If you’ve followed us for any length of time, you’ve probably realized we move fairly frequently. We aren’t the type of travelers to sit in place for weeks on end, but are fueled by getting out and discovering new places.
One of our goals this winter was to find free boondocking spots in the middle of the desert and just “be”. Learn to relax and not be on the go all the time. I feel that perhaps a bit of the pressure to explore exotic and new places comes from social media. There’s always that pressure to post the next “amazing” photo, and I seem to struggle the most with the ability to let go.
Travel Dates: December 29, 2016 – January 4, 2017
As we sat in the Kofa desert near Quartszite, AZ for New Year’s Eve I had a chance to do exactly what we intended. It was difficult. I was antsy for a few days, even angry more than once. We were surrounded by amazing friends, yet I still struggled.
“Sometimes it feels like we are going in circles.”
“Being out in the desert has been fantastic – have you ever smelled creosote bushes after a rainstorm? 😍 At the same time I’ve been digging deep and trying to discover why I couldn’t just boondock for weeks at a time like some of our friends can.
I think it comes down to being bored. There’s really nothing out here. We went on the 1 mile “hike” up Palm Canyon, looked for quartz crystals, and visited the spiral labyrinth. And…That’s about all there is. There’s not really even a proper grocery store in the nearest town about 20 minutes away. But why does that matter? Why can’t I just be?
I think I pressure myself to provide opportunities for my kids and my expectations have inflated in the process. Exploring has taken the place of soccer, dance classes, or piano so when there’s nothing to explore I just feel empty and impatient. We’ve tried to expand our collection of outside toys so that I can just send my kids outside to play, but it’s still hard. For some reason that’s not enough for me. It’s not good enough. Not interesting enough. Not epic enough to reflect the lifestyle we are living.
I’m hoping this winter I can change. Not everyday needs to be epic hikes or science museums. I hope I can be content to sit outside and read, or throw around a frisbee with my kids. That just being together is enough. Less focusing on social expectations of our life and more being content with who I am.”
One afternoon we completed the only “hike” the area. An easy 2 mile round trip up Palm Canyon. We arrived back to the truck thinking that wasn’t “enough” but maybe it was.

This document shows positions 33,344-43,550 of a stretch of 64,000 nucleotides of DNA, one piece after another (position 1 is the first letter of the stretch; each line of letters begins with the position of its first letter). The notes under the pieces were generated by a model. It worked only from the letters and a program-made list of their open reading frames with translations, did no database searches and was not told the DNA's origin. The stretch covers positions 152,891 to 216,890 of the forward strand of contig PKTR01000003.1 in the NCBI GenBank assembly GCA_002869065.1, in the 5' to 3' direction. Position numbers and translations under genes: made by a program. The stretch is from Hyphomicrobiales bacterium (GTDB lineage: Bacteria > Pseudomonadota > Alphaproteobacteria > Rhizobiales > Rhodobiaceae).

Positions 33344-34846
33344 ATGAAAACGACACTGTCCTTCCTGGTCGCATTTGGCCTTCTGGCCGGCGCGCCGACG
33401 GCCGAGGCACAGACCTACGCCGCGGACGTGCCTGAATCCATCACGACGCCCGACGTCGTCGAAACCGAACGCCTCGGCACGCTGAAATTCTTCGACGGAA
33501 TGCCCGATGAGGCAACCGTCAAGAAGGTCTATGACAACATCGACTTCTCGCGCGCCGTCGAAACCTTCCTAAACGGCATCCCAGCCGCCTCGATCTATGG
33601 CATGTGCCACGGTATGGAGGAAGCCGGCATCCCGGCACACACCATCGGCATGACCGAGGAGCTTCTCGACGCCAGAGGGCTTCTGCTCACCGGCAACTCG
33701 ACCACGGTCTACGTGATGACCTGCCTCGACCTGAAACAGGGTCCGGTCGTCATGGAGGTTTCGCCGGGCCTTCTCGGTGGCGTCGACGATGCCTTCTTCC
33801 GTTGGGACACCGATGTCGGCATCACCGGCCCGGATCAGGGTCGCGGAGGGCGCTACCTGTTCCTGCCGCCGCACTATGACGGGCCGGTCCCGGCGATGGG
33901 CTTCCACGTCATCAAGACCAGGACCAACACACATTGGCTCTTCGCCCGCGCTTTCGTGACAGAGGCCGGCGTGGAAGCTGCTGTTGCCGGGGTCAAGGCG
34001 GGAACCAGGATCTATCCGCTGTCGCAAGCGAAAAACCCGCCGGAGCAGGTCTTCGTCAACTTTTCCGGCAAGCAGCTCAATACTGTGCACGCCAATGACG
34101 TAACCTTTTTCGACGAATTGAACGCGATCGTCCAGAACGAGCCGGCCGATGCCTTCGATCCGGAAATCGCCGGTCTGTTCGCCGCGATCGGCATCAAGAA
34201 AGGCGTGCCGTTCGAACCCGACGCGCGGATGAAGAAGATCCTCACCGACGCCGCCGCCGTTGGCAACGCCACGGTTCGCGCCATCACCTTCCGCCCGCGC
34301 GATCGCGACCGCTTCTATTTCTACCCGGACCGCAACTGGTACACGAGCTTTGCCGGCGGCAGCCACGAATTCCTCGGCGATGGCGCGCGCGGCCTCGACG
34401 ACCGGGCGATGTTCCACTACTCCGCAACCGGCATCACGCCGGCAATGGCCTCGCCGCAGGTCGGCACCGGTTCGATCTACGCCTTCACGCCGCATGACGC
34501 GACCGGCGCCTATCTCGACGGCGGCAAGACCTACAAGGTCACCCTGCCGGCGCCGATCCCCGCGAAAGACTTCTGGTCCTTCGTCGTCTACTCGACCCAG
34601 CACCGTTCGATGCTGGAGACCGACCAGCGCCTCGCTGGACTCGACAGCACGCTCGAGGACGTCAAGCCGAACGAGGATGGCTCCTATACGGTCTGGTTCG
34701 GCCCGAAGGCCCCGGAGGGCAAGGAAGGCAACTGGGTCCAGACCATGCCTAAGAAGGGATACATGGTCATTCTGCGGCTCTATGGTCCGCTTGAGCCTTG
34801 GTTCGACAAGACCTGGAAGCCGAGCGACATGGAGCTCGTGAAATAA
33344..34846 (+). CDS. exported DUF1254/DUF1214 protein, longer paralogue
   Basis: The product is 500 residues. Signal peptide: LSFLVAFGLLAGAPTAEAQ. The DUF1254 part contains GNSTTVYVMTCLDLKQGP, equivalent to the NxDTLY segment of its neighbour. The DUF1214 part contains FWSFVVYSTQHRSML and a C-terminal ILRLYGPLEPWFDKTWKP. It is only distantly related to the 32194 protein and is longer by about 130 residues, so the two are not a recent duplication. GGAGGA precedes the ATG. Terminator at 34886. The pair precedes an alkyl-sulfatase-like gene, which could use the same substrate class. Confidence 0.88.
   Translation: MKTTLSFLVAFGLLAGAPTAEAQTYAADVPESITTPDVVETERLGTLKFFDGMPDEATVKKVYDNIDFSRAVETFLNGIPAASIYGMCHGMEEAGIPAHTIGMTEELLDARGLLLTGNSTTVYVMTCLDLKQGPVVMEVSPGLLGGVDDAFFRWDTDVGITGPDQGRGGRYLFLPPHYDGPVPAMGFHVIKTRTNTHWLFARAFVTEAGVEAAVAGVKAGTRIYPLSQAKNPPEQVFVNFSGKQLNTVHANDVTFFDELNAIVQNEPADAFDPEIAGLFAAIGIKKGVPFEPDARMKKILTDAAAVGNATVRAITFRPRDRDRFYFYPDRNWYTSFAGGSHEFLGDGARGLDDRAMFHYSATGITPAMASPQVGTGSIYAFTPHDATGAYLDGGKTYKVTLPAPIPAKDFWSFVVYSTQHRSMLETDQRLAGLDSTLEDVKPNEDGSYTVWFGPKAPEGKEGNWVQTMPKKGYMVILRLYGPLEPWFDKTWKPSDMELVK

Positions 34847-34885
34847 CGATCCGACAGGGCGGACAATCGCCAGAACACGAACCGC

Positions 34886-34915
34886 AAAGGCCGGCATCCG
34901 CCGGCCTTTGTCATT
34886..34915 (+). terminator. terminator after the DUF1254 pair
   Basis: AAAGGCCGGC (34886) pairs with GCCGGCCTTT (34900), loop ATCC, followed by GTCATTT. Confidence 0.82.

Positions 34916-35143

Stephanie & Gus (@stephaniewv81 & @gm3sf) spearheaded a New Year’s Eve Potluck dinner. We gathered as nomads and feasted on chicken pot pie, cornbread, tacos, bean dip, chili, salad, and plenty of dessert. Sam and I didn’t make it until midnight (hard to see the point when there’s 9am church the following morning!) but we enjoyed the time we had chatting around the propane campfire and swapping stories.
Living in a community of nomads for a week is vastly entertaining. Everyone has work (and sometimes school) to accomplish during the day and we often keep to ourselves. Evenings were spent playing games (thanks to everyone who helped us out with our prototype card game!), hanging out in trailers with a grand lounge, or playing frisbee before dinner. Our kids especially loved playing with Gus & Stephanie’s dog Gracie. She’s super cute and little and the kids all agreed we needed a dog her size. Sam and I disagreed.
We celebrated one final evening together at the local pizza joint in honor of Heather’s birthday (@h_livingistheadventure). Armed with noise makers, cake, & ice cream we took up an entire corner of the restaurant and probably brought the average age down a decade or two as Quartszite is a popular place for retirees in the winter.
“Morning in the Airstream often looks like this. Andrew snuggling @jesscurren in our bed, Cara getting started on schoolwork, and a few dishes that didn’t get washed last night. I get to watch the morning unfold as I work from the table.” -@telegramsam
As it came time for most of us to move on I honestly became nostaglic. I enjoyed having friends close by without the pressure to really “do” anything. There were a few evenings Sam and I snuggled under a blanket outside in our camping chairs and gazed in awe at all the stars.
I think I finally started to relax. I’m hoping we can have more experiences like that this winter and can’t wait to meet up with our friends again down the road.